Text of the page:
Even before the link with Soldeu, Pas de la Casa had the biggest ski area and highest lift-served terrain in Andorra. Now the two resorts have a combined 186km of pistes – that’s about the same as some big-name Alpine resorts such as Kitzbühel, Wengen-Grindelwald and Les Deux Alpes.
Sited right on the border between Andorra and France, Pas de la Casa is a size-able collection of concrete-box style apartment blocks and hotels, indicative of the rapid development Andorra saw in the late 60s and early 70s. At least some thought has gone into its development, with most accommodation conveniently placed near the main slopes.
The lift system spreads from Pas over three adjacent valleys. The furthest from Pas has nothing but a lift station, but in the attractively wooded middle one is Grau Roig. This is a mini resort that acts as the access point for day visitors arriving by road from central Andorra and Spain but it also makes a good base.
The Font Negre surface lift above Pas de la Casa was replaced by a six pack – the new lift now extends up towards the top of the Pic Blanc ridge. Two of the three Llac del Cubill surface lifts to the Grau Roig area from the Encamp side have also been upgraded to s six pack. This season’s developments also include the expansion of the Pas de la Casa beginner area, extra snowmaking and improvements to the terrain-park and boarder-cross.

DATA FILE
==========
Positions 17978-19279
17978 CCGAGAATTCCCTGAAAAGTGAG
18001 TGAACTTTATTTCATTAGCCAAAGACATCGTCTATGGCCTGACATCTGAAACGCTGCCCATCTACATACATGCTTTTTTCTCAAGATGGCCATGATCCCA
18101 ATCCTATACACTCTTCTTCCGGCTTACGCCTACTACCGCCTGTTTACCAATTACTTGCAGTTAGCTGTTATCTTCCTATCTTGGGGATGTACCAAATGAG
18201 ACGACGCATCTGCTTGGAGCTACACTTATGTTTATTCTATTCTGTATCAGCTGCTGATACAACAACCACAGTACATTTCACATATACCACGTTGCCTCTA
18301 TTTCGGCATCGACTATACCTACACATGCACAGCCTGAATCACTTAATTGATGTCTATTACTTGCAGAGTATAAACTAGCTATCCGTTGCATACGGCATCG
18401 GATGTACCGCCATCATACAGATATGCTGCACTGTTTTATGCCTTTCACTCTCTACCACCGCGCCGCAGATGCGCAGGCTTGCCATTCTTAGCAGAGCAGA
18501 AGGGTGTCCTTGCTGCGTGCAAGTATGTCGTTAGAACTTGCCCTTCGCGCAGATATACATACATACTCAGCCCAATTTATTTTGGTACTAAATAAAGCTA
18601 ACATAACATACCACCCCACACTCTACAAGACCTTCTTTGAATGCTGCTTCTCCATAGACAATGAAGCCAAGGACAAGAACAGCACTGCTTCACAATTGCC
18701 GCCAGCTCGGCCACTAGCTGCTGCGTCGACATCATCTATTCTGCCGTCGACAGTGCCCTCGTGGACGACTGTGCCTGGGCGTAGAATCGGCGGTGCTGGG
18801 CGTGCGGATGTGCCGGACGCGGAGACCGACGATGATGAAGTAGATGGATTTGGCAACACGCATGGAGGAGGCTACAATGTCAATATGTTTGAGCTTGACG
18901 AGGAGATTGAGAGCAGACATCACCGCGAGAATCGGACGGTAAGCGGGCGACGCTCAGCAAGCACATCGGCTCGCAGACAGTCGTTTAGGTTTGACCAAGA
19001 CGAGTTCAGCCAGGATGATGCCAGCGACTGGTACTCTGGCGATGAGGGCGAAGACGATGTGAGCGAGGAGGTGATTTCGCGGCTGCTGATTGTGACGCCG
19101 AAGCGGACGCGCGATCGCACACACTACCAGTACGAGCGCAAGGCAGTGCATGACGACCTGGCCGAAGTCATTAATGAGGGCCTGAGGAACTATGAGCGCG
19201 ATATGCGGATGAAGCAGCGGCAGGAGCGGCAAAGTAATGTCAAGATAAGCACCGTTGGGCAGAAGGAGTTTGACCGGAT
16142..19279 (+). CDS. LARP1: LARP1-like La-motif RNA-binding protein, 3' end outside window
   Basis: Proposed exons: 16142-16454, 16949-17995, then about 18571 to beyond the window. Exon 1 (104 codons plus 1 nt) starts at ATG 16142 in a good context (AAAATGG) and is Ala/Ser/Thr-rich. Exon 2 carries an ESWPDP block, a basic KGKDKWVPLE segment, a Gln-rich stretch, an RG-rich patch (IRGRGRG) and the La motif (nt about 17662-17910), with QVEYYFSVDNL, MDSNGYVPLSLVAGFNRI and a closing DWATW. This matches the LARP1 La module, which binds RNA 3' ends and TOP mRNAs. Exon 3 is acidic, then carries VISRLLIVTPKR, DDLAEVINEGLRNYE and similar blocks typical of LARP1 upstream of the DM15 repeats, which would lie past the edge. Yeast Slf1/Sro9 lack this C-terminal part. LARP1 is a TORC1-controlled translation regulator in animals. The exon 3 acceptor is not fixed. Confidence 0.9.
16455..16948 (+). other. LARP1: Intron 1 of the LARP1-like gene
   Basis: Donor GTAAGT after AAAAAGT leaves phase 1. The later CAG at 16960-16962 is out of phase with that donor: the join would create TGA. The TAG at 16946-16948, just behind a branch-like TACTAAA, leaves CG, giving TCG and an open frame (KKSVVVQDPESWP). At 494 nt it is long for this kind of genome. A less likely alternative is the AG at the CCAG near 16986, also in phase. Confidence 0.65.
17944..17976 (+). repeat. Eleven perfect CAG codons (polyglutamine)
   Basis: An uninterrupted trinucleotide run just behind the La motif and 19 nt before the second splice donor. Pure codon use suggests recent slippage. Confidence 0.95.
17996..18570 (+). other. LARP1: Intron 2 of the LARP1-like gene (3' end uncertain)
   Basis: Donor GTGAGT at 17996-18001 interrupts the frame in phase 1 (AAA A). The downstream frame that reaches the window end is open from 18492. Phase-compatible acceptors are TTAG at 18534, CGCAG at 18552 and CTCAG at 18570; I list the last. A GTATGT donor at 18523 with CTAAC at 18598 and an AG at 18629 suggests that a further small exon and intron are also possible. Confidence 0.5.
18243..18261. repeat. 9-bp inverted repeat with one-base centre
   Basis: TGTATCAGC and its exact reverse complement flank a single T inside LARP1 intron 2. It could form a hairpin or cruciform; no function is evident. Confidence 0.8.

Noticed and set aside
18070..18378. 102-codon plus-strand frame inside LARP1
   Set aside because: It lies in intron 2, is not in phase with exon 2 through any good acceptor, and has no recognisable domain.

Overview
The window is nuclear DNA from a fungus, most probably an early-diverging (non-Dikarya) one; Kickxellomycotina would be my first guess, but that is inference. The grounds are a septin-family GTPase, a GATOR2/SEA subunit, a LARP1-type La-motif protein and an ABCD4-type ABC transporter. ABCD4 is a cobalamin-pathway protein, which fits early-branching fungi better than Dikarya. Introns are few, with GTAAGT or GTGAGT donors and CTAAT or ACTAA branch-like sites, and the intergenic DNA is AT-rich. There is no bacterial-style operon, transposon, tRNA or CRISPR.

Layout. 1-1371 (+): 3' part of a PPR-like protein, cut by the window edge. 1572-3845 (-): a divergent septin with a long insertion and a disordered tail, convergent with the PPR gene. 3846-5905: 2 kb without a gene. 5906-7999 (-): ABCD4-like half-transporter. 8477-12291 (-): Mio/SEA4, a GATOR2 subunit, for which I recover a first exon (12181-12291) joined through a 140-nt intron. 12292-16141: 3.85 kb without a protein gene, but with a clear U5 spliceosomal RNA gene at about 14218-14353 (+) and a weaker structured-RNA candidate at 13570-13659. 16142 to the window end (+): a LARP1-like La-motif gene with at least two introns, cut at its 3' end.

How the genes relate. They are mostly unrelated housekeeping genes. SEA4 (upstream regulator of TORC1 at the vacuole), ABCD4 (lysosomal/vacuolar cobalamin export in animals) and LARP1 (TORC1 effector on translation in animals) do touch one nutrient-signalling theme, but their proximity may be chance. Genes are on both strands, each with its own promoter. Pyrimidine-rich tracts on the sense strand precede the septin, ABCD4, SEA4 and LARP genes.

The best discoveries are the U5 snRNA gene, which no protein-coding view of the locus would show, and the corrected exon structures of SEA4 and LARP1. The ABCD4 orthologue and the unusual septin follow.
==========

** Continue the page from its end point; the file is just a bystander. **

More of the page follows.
The local slopes are on a high, treeless, north/south ridge, with Pas de la Casa on the east side, Grau Roig on the west. To the south of Grau Roig, towards the head of the valley, is Mont Malus, a small wooded area served by a drag with a couple of pretty reds and a black run through the trees. To the west of Grau Roig, a quad chair goes up to a ridge from which pistes lead into the next valley and lifts from there up to the Colada d’Enradort (2447m) and the Funicamp top station – connected to the village of Encamp by a 6km gondola. 6km of new off-piste runs (not trailed or marked), down to the gondola mid-station are now in place. The link with Soldeu also starts here, although two separate ski passes are needed.
Heavy investment in artificial snowmaking equipment, coupled with the area’s height, has meant a very good snow reliability record and a season that often stretches into late April. Piste marking seems to have improved slightly, although some of the reds and blacks are overrated.
Experts will find little to challenge them, but the black runs heading back to the resort, including the Slalom, are of a steep pitch and can be bumpy, though they are groomed before the bumps grow very large. The black run down from the top of the Mont Malus drag is a good one.
The slopes cater for aspiring intermediates far better, with plenty of top-to-bottom reds and blues on the main ridge, though the criticism that they are a little bland, being of consistent gradient most of the way down, is not wholly unjustified.
There are two areas for beginners and there are plenty of gentle slopes in the main area to progress to.
Snowboarding is popular with the young crowd that Pas de la Casa attracts, and there is a small, lift-served board-park and half-pipe on the Grau Roig side of the mountain.
Liftlines occasionally build up, mainly at the resort base in the mornings, where a high-speed quad gets through them reasonably efficiently. Over the other side, in the Grau Roig sector, high-speed chairs have eliminated most problems.
The ski school has an excellent reputation, with good English spoken.
There’s floodlit skiing every Wednesday night on the Font Negre.